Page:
Coated protein nanoclusters from influenza H7N9 HA are highly immunogenic and induce robust protective immunity

Li Wang, Timothy Z. Chang, Yuan He, Jong R. Kim, Shelly Wang, Teena Mohan, Zachary Berman, S. Mark Tompkins, Ralph A. Tripp, Richard W. Compans, Julie A. Champion, Bao Zhong Wang

Research output: Contribution to journalArticlepeer-review

21 Citations (Scopus)

Abstract

Recurring influenza viruses pose an annual threat to public health. A time-saving, cost-effective and egg-independent influenza vaccine approach is important particularly when responding to an emerging pandemic. We fabricated coated, two-layer protein nanoclusters from recombinant trimeric hemagglutinin from an avian-origin H7N9 influenza A virus as an approach for vaccine development in response to an emerging pandemic. Assessment of the virus-specific immune responses and protective efficacy in mice immunized with the nanoclusters demonstrated that the vaccine candidates were highly immunogenic, able to induce protective immunity and long-lasting humoral antibody responses to this virus without the use of adjuvants. Because the advantages of the highly immunogenic coated nanoclusters also include rapid productions in an egg-independent system, this approach has great potential for influenza vaccine production not only in response to an emerging pandemic, but also as a replacement for conventional seasonal influenza vaccines.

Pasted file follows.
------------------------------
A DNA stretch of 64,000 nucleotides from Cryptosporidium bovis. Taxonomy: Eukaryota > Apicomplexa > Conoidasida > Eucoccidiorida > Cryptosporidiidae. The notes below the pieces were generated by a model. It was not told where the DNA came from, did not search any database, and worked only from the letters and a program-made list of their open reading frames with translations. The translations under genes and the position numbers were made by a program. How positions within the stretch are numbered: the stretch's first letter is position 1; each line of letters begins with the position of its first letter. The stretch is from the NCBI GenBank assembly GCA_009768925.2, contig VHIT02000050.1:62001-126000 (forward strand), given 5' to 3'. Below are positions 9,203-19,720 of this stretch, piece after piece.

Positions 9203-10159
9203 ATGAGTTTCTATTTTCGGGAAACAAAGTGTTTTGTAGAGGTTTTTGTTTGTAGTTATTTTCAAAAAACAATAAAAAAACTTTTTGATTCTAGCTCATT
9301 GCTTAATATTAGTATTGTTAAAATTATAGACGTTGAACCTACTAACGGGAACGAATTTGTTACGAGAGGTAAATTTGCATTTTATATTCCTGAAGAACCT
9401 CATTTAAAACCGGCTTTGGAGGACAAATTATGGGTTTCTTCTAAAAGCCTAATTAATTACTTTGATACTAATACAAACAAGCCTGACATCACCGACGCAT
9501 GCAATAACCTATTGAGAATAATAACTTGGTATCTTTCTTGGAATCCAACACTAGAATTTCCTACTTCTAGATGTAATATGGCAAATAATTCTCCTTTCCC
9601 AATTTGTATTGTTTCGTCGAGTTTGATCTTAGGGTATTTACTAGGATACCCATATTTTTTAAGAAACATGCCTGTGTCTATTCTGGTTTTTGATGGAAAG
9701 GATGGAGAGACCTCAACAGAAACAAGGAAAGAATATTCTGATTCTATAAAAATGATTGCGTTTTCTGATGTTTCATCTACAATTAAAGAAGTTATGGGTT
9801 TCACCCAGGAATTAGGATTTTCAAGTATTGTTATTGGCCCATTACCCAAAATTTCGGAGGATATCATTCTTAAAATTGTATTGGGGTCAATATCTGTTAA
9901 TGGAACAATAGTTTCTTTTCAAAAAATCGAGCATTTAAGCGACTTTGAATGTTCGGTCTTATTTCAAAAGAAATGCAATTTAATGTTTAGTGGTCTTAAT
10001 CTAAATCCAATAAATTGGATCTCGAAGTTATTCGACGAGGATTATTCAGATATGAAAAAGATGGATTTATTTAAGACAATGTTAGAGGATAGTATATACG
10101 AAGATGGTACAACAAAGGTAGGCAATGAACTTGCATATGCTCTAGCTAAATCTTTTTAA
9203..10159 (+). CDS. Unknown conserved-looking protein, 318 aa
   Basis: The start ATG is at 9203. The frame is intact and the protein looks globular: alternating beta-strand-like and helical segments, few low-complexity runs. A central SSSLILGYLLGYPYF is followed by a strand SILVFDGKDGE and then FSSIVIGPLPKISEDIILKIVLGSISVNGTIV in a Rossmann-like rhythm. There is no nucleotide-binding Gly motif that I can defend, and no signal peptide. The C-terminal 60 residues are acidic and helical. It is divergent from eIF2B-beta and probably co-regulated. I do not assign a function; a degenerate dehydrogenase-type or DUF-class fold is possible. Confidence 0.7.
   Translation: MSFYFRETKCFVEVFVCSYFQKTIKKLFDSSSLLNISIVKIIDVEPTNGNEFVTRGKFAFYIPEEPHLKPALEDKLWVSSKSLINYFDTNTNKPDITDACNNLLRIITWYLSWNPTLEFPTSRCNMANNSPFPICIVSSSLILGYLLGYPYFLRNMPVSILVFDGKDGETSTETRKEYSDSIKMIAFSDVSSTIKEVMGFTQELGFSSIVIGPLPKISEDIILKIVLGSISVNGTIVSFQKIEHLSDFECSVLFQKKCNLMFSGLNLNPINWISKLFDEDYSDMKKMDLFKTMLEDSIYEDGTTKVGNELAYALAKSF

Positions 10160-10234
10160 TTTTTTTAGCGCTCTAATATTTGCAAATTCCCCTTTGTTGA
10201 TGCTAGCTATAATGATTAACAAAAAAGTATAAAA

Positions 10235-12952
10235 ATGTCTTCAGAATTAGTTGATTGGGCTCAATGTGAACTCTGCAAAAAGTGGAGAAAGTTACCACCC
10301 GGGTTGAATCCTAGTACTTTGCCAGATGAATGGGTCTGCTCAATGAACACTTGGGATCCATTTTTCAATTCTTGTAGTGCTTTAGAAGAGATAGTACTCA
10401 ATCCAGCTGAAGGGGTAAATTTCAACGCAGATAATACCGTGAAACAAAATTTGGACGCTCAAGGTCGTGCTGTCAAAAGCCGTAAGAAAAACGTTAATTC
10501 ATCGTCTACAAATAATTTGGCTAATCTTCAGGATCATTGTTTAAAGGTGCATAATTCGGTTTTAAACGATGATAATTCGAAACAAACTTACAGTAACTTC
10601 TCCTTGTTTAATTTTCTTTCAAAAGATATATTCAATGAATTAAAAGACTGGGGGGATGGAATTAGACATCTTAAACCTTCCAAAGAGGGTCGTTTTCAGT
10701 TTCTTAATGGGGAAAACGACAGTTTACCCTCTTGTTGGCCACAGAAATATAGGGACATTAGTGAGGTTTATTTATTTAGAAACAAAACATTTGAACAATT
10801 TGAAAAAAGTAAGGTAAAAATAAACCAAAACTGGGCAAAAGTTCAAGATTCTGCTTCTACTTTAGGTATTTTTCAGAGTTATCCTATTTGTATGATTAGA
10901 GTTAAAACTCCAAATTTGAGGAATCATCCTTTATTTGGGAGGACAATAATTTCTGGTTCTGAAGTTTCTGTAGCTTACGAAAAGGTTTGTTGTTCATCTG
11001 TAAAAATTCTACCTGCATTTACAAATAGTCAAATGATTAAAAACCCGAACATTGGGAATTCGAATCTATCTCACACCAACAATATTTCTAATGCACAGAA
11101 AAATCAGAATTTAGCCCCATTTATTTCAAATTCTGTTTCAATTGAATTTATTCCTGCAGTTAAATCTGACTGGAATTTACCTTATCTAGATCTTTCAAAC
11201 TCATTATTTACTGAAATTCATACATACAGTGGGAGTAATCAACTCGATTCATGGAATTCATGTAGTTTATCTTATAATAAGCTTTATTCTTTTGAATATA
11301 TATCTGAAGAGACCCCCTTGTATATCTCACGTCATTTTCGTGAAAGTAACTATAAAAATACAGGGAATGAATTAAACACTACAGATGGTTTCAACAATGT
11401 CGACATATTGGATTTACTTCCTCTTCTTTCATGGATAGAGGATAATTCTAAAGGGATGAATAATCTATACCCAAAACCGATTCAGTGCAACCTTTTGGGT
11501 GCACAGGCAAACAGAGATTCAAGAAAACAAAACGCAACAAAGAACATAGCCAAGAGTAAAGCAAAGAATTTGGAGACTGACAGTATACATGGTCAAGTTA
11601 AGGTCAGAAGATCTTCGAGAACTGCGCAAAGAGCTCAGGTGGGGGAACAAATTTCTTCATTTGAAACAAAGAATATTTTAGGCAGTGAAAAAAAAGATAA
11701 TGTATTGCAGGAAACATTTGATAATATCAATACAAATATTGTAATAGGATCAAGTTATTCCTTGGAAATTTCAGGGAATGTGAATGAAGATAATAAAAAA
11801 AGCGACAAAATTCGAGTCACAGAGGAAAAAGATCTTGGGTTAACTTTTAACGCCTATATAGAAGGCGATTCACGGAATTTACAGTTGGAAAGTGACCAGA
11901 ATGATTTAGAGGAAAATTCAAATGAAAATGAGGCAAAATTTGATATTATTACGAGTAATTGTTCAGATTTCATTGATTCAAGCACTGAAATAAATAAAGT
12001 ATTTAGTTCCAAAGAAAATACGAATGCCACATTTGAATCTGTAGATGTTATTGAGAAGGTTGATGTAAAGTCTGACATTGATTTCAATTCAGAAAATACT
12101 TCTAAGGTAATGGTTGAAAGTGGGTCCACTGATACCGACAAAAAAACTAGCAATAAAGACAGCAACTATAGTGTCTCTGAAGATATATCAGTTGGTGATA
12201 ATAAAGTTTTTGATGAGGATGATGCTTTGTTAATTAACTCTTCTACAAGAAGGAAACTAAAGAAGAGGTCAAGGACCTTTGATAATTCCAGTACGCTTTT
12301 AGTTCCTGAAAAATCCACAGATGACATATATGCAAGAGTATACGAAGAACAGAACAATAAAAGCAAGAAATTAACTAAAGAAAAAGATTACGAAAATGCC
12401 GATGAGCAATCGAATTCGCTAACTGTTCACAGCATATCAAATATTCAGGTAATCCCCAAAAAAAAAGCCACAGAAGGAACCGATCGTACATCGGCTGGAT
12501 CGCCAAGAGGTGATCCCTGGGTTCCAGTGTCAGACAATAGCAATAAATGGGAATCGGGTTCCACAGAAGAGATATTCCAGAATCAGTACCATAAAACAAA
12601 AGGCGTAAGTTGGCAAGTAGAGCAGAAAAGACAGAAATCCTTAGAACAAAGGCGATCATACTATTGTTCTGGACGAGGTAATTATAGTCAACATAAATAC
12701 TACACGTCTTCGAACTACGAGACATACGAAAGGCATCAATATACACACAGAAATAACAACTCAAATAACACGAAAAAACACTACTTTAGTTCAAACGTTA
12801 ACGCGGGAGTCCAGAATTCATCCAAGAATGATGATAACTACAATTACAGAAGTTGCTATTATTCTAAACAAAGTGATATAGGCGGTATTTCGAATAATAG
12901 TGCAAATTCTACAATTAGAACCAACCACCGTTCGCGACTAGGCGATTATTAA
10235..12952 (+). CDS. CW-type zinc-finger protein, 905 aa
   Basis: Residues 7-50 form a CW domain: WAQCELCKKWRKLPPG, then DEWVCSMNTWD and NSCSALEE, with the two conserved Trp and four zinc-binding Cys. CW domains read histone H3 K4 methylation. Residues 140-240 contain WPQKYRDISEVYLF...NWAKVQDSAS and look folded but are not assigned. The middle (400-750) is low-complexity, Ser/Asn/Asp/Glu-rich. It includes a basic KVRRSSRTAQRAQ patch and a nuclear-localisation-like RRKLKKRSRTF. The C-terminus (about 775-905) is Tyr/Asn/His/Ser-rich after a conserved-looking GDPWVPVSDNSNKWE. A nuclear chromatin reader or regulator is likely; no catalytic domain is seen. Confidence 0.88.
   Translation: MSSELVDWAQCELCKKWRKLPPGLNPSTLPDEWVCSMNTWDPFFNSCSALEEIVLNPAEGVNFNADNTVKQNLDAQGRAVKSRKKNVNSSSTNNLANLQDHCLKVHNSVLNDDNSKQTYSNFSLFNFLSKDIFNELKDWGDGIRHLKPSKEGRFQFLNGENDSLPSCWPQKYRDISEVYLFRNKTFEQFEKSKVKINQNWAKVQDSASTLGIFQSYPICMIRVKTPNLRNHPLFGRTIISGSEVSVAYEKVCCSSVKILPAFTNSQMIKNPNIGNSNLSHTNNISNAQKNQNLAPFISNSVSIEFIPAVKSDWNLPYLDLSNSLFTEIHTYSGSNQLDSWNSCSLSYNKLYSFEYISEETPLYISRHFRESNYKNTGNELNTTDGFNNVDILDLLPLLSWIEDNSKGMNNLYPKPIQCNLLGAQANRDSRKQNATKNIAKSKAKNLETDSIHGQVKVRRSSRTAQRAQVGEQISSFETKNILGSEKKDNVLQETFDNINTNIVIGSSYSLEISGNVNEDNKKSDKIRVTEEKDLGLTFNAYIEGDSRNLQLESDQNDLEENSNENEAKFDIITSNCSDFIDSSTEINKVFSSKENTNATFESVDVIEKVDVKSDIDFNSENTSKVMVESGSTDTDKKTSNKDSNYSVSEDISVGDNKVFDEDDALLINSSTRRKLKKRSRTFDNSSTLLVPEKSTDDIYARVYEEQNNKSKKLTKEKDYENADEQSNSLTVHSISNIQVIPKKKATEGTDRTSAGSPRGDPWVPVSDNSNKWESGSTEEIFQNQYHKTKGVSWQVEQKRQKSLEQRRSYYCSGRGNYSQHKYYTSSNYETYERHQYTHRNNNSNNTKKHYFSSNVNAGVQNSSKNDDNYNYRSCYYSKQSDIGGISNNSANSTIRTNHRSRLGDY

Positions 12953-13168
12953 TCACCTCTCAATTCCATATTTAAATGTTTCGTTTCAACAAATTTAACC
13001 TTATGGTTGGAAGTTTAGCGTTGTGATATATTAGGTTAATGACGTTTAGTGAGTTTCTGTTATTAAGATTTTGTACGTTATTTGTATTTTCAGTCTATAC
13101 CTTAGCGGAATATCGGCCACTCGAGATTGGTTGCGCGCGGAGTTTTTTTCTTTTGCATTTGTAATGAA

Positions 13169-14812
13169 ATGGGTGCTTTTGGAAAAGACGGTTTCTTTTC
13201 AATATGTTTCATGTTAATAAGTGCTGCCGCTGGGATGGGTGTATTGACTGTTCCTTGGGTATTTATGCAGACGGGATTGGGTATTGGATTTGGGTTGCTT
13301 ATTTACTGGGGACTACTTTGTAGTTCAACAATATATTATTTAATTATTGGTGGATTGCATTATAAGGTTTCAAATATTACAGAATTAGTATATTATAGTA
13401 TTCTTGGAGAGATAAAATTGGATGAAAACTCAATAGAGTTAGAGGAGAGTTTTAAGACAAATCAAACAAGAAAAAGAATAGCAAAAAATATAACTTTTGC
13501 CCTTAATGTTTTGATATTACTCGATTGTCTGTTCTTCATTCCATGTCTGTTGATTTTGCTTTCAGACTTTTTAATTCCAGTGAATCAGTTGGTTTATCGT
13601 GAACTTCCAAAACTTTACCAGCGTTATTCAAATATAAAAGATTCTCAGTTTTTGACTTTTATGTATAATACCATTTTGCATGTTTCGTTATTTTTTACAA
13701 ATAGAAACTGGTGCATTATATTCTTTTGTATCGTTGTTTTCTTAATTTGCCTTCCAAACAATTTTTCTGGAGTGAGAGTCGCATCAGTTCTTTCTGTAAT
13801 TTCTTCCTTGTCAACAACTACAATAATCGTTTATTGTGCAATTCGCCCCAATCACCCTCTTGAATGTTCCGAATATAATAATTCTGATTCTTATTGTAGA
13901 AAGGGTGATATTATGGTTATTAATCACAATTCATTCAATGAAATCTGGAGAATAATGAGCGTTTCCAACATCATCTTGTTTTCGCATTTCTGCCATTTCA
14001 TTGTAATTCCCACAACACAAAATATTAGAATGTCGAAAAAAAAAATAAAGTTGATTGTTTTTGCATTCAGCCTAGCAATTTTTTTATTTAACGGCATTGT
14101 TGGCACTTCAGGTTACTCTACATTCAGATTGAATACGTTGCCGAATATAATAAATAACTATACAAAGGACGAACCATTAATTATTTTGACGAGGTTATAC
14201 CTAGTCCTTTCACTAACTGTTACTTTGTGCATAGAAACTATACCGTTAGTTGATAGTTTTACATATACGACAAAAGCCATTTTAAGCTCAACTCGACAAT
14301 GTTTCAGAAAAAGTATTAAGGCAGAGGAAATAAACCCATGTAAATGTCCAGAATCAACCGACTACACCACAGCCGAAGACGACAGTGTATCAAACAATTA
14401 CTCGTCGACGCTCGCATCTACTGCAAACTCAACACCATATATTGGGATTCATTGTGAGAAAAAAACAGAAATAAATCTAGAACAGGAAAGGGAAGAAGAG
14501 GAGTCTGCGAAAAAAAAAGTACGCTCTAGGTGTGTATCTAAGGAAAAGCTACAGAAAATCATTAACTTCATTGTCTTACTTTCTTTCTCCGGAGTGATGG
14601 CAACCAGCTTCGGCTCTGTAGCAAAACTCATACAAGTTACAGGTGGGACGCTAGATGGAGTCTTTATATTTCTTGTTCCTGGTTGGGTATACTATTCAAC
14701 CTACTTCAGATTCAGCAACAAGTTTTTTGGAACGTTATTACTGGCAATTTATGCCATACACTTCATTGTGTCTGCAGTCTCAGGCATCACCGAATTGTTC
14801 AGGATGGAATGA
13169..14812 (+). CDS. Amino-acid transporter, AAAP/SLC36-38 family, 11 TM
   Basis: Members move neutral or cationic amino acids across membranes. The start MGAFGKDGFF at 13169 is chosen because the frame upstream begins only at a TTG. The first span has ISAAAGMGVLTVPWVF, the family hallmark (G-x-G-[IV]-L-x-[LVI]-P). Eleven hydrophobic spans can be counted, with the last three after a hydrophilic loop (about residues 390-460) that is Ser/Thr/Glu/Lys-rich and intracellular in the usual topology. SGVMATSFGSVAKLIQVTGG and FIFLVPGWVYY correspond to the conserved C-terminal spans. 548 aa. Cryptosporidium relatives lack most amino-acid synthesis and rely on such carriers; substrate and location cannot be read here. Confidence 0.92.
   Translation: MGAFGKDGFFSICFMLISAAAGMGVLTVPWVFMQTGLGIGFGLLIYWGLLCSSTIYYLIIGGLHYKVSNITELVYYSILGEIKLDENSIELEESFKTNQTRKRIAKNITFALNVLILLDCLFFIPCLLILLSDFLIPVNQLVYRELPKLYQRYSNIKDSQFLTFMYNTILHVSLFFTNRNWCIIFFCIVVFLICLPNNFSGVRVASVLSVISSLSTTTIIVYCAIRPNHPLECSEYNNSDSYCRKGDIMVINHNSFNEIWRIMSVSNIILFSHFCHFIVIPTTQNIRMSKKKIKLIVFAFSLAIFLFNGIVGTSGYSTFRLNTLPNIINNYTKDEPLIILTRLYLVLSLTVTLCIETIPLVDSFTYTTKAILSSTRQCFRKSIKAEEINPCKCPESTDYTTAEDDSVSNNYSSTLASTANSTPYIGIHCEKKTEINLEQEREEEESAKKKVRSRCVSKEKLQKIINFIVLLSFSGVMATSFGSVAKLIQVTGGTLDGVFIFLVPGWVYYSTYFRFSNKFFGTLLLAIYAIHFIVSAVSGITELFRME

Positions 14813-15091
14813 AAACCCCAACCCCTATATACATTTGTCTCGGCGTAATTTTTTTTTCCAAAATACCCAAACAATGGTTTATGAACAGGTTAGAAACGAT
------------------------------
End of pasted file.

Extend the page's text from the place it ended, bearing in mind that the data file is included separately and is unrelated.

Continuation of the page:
Original languageEnglish
Pages (from-to)253-262
Number of pages10
JournalNanomedicine: Nanotechnology, Biology, and Medicine
Volume13
Issue number1
DOIs
Publication statusPublished - 1 Jan 2017
Externally publishedYes

Fingerprint

Dive into the research topics of 'Coated protein nanoclusters from influenza H7N9 HA are highly immunogenic and induce robust protective immunity'. Together they form a unique fingerprint.

Cite this